News National Lawyer raided over East Timor spying case

Lawyer raided over East Timor spying case

AAP
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A Canberra lawyer acting for East Timor in its spying case against Australia has accused ASIO of raiding his office and taking papers relating to the case just days before it’s due to begin.

Bernard Collaery says two agents seized electronic and paper files from his law practice, saying they worked for the Australian Security Intelligence Organisation.

He also fears a key witness may have been arrested.

Mr Collaery told the ABC on Tuesday the agents would not show his employees the search warrant because it related to national security but spent “some hours seizing all manner of documents and other records on the basis that there was a national security issue”.

He is in The Hague working for East Timor which has accused the Australian Secret Intelligence Service (ASIS) of covertly recording East Timorese ministers and officials during delicate oil-and-gas negotiations in Dili in 2004 for the Timor Sea resources treaty.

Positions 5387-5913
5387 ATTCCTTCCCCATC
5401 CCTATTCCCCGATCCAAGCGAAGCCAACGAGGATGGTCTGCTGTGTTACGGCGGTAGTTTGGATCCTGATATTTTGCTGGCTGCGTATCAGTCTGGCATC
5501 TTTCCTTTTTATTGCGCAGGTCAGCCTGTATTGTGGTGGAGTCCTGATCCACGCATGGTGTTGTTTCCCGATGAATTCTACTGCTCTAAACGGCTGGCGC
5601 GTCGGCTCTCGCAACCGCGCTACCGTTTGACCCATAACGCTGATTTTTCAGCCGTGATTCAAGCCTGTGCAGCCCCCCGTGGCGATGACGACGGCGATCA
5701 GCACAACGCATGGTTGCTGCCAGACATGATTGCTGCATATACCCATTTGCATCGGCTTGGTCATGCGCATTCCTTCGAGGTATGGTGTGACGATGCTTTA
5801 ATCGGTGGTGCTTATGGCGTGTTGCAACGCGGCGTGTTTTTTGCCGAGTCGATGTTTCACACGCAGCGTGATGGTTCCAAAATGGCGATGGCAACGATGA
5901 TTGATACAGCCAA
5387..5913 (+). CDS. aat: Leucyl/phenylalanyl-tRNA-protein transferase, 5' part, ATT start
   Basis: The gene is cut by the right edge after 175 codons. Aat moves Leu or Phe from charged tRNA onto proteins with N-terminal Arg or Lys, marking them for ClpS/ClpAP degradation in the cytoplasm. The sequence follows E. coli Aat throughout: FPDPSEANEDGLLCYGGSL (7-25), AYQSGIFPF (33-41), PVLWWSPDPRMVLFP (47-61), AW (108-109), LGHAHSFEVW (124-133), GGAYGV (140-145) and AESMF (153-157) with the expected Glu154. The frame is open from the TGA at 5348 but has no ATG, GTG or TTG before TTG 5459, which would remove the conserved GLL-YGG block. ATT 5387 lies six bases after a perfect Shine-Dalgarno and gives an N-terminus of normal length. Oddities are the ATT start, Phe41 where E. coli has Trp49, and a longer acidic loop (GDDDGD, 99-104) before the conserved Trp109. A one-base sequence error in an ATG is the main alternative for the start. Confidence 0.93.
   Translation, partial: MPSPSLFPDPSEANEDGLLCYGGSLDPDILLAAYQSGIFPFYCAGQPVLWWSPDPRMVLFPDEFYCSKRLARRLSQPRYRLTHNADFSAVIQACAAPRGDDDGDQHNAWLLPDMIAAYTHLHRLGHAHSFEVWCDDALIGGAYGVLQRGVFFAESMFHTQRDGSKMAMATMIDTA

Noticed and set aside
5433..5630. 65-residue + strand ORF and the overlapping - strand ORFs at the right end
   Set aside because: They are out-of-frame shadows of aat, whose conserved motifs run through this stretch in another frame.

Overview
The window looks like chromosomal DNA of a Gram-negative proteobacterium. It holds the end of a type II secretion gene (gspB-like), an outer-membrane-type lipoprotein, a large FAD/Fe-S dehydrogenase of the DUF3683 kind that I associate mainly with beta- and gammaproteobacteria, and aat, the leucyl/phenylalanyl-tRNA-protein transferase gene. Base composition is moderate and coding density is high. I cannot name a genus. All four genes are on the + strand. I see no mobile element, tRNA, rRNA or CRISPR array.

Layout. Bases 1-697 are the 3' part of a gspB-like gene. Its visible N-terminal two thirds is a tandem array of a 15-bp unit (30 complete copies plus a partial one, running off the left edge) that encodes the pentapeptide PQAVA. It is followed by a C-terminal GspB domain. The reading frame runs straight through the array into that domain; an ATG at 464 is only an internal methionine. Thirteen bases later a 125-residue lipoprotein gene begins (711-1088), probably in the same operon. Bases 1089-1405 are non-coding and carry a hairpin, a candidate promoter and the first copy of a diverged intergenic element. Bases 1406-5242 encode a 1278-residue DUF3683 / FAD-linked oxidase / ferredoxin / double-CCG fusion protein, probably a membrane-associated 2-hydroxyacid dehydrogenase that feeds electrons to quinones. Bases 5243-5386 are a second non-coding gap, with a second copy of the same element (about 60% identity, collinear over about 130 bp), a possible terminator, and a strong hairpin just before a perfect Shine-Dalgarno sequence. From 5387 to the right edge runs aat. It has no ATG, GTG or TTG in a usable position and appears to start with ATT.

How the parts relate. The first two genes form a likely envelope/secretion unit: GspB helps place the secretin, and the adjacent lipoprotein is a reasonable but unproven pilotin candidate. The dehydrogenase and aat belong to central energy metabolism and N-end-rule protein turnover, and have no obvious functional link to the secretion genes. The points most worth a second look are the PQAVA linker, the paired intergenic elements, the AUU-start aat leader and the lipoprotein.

East Timor is pursuing international arbitration in The Hague to have the 2006 treaty overturned, a process it launched last December after the Australian government failed to respond to its bugging claims.

Mr Collaery told the ABC he also believes a key witness in the Timorese case – a former Australian spy turned whistleblower – has been arrested in a separate raid in Canberra.

Mr Collaery says the raid is a “blatant, disgraceful attempt” to impede justice being done for East Timor.

“I have no way at this moment of knowing the legal basis upon which these unprecedented actions (took place) – raiding my law offices to procure evidence which is about to go on the table in The Hague,” he told the ABC.

“I left Australia just 24 hours ago. There was ample opportunity, I am sure, for the warrant to be executed and for the attempt to be made whilst I was in Australia and could handle the situation.

“This can only relate to the proceedings against Australia over the bugging of the Timor Leste cabinet offices during the negotiations for a petroleum and gas treaty in 2004, so this is a further step in the actions by Australia to shore up its illegally procured treaty.”

Mr Collaery said the seized documents include evidence of Australia inserting listening devices into the wall of the East Timor government’s cabinet room ahead of the negotiations.

He also said he has the evidence with him in The Hague so the raid will do little to hinder the case.

Comment was being sought from ASIO.